LONDON, July 15 (IFR) - European investors are actively trading Banco Espirito Santo’s 750m Tier 2 bond as uncertainty over the bank’s ability to withstand losses raises the prospect of a potential bail-in.
The Portuguese bank’s subordinated bond dropped to a cash price of 69.50 on Tuesday from a high of 110 at the beginning of June. And although there has been a 10-point recovery in the past day, market participants are continuing to question whether the extent of the problem has been fully exposed.
“It’s definitely possible that the Tier 2 bonds would be wiped out,” said a DCM syndicate banker.
“Investors are really struggling to believe the numbers, as it’s very hard to speculate just how much will be enough to sort out the problem in Portugal.”
The problem for holders of BES’s Tier 2 bond is the bank’s exposure to the wider Espirito Santo group of companies. According to CreditSights, this is made up of 1.2bn of direct exposure to the ES group, guarantees written on 641m of ES group securities and potential exposure to another 212m of securities sold by Espirito Santo Financial Group to BES clients.
BES also has a 2bn of ES group debt securities held by institutional clients, which are not guaranteed but could give rise to claims by the clients, CreditSights says.
It is also exposed to a loan portfolio in Angola totalling 6.1bn, of which 4.2bn is covered by a guarantee from the country’s government. According to CreditSights, this guarantee has determined loan loss provisioning policy, but its exact status - including the permanence of the guarantee beyond 2015 - is not clear. It also owns equity in Angolan subsidiary Banco Espirito Santo Angola of 663m.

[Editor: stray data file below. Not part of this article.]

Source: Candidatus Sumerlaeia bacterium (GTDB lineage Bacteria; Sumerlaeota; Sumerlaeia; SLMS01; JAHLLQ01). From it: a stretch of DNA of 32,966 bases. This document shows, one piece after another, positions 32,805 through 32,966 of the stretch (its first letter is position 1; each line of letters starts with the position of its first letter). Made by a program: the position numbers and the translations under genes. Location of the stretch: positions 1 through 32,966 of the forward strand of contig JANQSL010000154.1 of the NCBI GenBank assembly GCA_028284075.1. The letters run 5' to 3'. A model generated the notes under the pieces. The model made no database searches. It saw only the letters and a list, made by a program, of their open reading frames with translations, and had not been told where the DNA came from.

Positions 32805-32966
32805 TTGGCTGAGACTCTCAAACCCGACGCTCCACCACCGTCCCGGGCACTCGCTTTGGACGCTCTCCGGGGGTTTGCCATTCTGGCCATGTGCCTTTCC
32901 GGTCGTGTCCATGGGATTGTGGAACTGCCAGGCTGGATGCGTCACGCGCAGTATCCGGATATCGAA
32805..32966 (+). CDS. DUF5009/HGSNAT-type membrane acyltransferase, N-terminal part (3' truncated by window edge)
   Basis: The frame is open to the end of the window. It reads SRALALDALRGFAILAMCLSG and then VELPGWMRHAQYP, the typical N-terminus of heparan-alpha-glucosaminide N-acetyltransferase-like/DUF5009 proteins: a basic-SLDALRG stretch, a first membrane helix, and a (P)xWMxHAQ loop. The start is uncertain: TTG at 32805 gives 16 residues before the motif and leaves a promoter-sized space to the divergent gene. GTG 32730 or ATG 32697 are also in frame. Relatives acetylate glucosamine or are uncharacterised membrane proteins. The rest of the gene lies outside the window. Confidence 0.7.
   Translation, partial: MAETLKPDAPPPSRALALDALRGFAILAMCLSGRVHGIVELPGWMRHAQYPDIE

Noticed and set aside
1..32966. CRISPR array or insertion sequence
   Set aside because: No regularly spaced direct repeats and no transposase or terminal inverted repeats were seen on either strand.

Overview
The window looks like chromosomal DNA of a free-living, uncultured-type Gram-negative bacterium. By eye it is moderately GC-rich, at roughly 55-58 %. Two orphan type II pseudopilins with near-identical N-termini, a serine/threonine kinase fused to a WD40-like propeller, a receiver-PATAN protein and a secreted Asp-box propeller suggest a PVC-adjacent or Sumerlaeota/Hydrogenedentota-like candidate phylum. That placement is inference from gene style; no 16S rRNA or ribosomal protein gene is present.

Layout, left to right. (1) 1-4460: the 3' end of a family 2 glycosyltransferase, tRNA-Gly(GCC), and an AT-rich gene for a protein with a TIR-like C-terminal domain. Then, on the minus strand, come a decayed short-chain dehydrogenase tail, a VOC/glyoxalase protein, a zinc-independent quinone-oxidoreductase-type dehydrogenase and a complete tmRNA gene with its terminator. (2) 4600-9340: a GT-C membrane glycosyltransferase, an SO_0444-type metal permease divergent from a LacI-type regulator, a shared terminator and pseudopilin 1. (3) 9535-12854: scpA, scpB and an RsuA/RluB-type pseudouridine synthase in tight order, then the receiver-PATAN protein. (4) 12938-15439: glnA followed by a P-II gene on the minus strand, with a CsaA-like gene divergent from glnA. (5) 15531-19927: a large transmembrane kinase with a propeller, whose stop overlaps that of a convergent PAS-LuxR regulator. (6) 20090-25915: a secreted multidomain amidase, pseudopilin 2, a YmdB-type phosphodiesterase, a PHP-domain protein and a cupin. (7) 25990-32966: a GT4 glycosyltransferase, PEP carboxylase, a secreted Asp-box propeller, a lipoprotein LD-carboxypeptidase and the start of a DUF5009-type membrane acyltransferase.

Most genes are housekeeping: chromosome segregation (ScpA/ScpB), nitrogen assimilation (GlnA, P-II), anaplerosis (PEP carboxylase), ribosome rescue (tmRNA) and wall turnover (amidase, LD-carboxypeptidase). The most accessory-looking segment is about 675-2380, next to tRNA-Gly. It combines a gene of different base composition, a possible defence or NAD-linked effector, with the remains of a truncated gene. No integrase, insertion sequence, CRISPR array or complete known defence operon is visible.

If BES were to lose 100% of the exposure at group level, take a 100% write-down on the equity in the Angolan unit and lose 50% on the unguaranteed portion of its lending in Angola, it would need 1.5bn of capital to restore its Common Equity Tier 1 ratio to an acceptable 10%, according to Breakingviews analysis.
BES, Portugal’s largest listed bank, said last week that it had 2.1bn in capital above regulatory minimums.
This could place the bank’s subordinated capital in the fulcrum of any restructuring.
Bankers are reporting that some 150m of BES’s Tier 2 debt has been traded in the past week, which makes up 20% of the deal size.
One insider said there are more sellers than buyers, with investors unwilling to ride the uncertainty. Hedge funds and family offices are taking the other side, believing the lender’s assurances about its capital position, which have been vigorously supported by the government and central bank.
“People can speculate but it’s hard to believe that a prime minister and or governor of a central bank can say three times that a bank is adequately capitalised and be wrong,” said an advisor.
“But it is very complex group and the holding structures make people nervous. The prime minister wants a private solution to a private problem - if this gets solved privately this is a huge victory for the system.”
At the weekend, Pedro Passos Coelho, Portugal’s prime minister, appeared to rule out a moral-hazard-inducing bailout.
“Private businesses have to suffer the consequences of the bad deals they make. Taxpayers will not be asked to bear the losses of private companies,” Passos Coelho said.
And while the Tier 2 debt looks to be at risk, bankers believe that BES’s senior unsecured bonds are safe for now - something reflected in the fact that the senior debt is still trading in the 90s. (Reporting by Aimee Donnellan; Editing by Matthew Davies and Philip Wright)